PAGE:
This week, Angus Stewart, senior counsel for the Royal Commission into Institutional Responses to Child Sexual Abuse in Australia (see this post), released his initial findings and report regarding his questioning of Jehovah’s Witnesses. In it, he listed dozens of failings he saw in the religion when it comes to how they handle and respond to allegations of child sex abuse in the religion. You can view a PDF of the report here.
I will have many things to say about his initial findings as I have the time to pick them apart, but included in them were the fact that female victims were very uncomfortable in having to talk about sex abuse to a panel of all men, that they were told not to talk about their abuse out of respect for the abuser’s families, and were still required to attend bible studies conducted by and in the presence of their abusers. It was also stated that it was grossly inappropriate for elders to take an alleged abuser to the home of the victim and have the victim face the accused in that manner.
Mr. Stewart also asserts that the concern from the elders handling abuse accusations was for the reputation of the congregation, not the victim. At one point, he also states:
“The elders’ treatment of BCG was unsympathetic and unsupportive and left her feeling worthless and helpless.”
The list goes on from there, and none of it is good for Jehovah’s Witnesses. During the inquiry, the chairperson said that he had not seen an organization with as many problems in addressing allegations of abuse as Jehovah’s Witnesses, and it was obvious from the testimony of victims, elders, and even governing body member Geoffrey Jackson that these ones were left traumatized, abandoned, silenced, and feeling even more abused after reporting the molestation than they were before.
Of course Jehovah’s Witnesses, being a religion based on love and guided by holy spirit from god, being concerned with these poor small sheep in god’s congregation, wanting to make amends and protect even more children from being victimized, sprang into action at once. They wasted no time in showing those victims the “love and concern” that Mr. Jackson wanted to express for them during his testimony in the inquiry.
They did this by immediately, even before Mr. Stewart’s findings were released, sending out an urgent, heartfelt, sincere plea for assistance from … lawyers and accountants.
If you can’t quite make out this letter, the Watchtower Society is asking the elders in Australia to send them the names and other info of Witnesses who are “solicitors, barristers, certified practising accountants and chartered accountants.”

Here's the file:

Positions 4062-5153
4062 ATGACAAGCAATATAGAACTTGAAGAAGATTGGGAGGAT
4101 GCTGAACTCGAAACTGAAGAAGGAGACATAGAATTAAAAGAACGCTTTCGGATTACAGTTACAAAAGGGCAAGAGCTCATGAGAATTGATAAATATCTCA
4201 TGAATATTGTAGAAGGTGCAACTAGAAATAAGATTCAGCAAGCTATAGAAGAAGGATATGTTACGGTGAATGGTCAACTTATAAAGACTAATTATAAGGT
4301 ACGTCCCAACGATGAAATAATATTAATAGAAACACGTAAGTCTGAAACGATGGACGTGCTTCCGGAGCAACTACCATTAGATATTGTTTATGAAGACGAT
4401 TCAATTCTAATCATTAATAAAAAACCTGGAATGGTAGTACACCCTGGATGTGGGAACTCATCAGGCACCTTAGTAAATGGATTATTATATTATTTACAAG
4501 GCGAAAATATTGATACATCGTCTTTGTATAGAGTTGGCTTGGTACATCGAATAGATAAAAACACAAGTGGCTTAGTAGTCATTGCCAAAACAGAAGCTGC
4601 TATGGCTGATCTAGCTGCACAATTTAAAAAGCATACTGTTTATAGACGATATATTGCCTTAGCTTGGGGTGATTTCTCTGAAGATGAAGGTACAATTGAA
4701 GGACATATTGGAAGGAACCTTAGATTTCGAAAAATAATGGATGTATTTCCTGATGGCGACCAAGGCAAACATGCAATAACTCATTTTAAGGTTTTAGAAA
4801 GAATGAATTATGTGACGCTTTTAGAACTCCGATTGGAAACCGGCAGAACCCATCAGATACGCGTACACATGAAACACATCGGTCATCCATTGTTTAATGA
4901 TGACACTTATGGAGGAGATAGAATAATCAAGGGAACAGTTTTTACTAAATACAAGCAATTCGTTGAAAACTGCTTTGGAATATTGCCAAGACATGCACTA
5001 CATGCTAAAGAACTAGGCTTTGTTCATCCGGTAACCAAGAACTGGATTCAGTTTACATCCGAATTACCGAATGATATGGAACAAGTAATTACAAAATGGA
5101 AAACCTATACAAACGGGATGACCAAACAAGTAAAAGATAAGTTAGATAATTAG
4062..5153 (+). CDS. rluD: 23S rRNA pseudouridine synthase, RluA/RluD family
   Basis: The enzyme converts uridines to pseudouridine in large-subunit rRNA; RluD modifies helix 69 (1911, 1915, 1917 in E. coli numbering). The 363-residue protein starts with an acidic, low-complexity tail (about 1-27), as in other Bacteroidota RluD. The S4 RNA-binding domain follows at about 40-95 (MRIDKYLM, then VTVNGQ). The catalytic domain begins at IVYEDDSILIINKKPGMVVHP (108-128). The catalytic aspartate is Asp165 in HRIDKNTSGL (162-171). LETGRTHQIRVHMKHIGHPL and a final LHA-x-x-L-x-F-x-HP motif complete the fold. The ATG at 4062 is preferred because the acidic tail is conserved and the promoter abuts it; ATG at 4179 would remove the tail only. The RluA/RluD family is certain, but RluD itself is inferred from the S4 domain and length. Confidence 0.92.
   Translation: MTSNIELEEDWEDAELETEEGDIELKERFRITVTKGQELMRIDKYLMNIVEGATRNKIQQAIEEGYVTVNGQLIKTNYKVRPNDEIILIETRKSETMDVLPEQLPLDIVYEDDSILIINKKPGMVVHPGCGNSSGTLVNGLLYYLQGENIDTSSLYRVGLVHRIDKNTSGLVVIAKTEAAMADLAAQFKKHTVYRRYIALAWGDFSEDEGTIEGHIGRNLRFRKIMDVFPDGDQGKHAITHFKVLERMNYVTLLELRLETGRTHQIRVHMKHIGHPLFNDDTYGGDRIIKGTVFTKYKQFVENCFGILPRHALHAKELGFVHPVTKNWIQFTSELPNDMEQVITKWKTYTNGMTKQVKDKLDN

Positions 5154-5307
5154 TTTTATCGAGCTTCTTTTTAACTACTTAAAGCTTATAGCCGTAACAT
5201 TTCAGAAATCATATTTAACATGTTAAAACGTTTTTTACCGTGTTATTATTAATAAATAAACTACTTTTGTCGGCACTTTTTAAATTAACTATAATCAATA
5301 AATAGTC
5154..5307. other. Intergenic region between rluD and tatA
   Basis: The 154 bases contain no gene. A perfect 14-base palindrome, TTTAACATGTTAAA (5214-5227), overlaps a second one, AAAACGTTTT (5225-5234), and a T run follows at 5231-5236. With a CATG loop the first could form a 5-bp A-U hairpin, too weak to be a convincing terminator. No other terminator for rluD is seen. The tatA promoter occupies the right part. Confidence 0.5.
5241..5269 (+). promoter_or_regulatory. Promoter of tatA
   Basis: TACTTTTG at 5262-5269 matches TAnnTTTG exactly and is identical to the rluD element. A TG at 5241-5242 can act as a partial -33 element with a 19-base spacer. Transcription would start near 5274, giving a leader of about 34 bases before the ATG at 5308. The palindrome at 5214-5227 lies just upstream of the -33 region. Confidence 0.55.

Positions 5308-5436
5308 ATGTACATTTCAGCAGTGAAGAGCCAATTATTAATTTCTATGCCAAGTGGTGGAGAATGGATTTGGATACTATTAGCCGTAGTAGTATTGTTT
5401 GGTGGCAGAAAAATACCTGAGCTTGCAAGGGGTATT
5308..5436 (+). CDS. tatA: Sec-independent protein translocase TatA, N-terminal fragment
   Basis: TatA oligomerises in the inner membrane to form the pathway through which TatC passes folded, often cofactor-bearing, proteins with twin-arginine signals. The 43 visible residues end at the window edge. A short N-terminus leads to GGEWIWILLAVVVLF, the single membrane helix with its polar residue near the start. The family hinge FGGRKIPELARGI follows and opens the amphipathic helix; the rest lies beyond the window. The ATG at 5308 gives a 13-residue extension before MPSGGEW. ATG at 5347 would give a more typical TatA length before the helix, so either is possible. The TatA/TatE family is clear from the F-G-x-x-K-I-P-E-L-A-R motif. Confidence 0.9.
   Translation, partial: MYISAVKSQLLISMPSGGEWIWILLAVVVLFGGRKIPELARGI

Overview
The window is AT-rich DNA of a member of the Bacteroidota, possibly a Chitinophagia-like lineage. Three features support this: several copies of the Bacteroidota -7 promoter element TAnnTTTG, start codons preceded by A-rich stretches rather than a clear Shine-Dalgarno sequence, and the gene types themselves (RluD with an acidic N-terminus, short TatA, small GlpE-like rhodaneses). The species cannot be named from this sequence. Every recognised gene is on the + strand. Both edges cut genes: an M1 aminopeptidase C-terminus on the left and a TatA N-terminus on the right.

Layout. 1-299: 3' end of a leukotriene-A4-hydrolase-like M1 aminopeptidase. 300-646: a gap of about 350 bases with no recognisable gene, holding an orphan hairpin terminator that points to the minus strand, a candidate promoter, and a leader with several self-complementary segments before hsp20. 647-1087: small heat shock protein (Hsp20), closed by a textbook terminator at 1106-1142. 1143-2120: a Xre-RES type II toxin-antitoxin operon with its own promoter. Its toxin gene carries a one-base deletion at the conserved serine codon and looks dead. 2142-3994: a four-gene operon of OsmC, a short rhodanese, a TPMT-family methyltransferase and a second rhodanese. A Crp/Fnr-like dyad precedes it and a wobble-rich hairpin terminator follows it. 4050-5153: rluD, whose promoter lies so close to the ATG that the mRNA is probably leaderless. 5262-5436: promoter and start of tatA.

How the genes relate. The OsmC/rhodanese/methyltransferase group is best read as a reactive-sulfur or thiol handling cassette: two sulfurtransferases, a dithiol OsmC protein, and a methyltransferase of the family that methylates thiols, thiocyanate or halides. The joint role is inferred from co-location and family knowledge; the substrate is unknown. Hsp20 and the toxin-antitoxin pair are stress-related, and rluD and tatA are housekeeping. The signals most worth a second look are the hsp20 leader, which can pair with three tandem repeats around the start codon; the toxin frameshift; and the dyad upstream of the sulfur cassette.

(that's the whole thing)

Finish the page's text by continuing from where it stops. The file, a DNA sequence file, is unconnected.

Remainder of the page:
I’m guessing the Watchtower Society is preparing for the avalanche of lawsuits they’re about to face from the findings of the Royal Commission. The RC’s work has no doubt empowered many victims to think about coming forward in seeking some sort of recompense for their abuse, as they should. Chances are the Watchtower needs accountants to move their money around and barristers or lawyers to defend them from any liability.
That point aside, what I find most distressing is that they did not put out a call for… oh I don’t know… counselors. Therapists. Psychologists. Doctors. Professionals who have experience in dealing with child abuse victims. Persons who could help them better frame their responses when children and adults come forward with allegations of sexual abuse and better assist these victims.
No, pardon my language, but the Watchtower wants to protect their ass and their assets, not their victims. It apparently doesn’t even occur to them that the real problem they need to face in the future is how the elders basically manhandle child sex abuse victims, and these untrained, unqualified, unsympathetic, often angry and misogynistic men have no business even speaking to these victims much less investigating their complaints. They also still don’t seem to grasp the failings of their practices and policies that demand a second witness to child sex abuse before an abuser is put out of the congregation, which allows such a person virtually unfettered access to children he or she may abuse, both inside the congregation and then also in their own family, neighborhood, and so on.
That isn’t the concern of the Watchtower at all. As I bring out in this post, Geoffrey Jackson may have said that he wanted to express his “love and concern” for the victims, but he couldn’t even be bothered to read their statements. The governing body of Jehovah’s Witnesses has had their own chance to express concern for pedophile victims, but referred to these accusations as “apostate driven lies.”
It seems as if they are once again failing to show any type of concern for the victims. They’re preparing their response to the damage this religion has caused child sex abuse victims, but with an army of lawyers to fight them in court and an army of accountants to hide any money they could use for therapy and other assistance. Their “love and concern” is for themselves, their money, and their reputation. I would say that their victims can apparently go to hell, but I know for a fact that many of them are already there.
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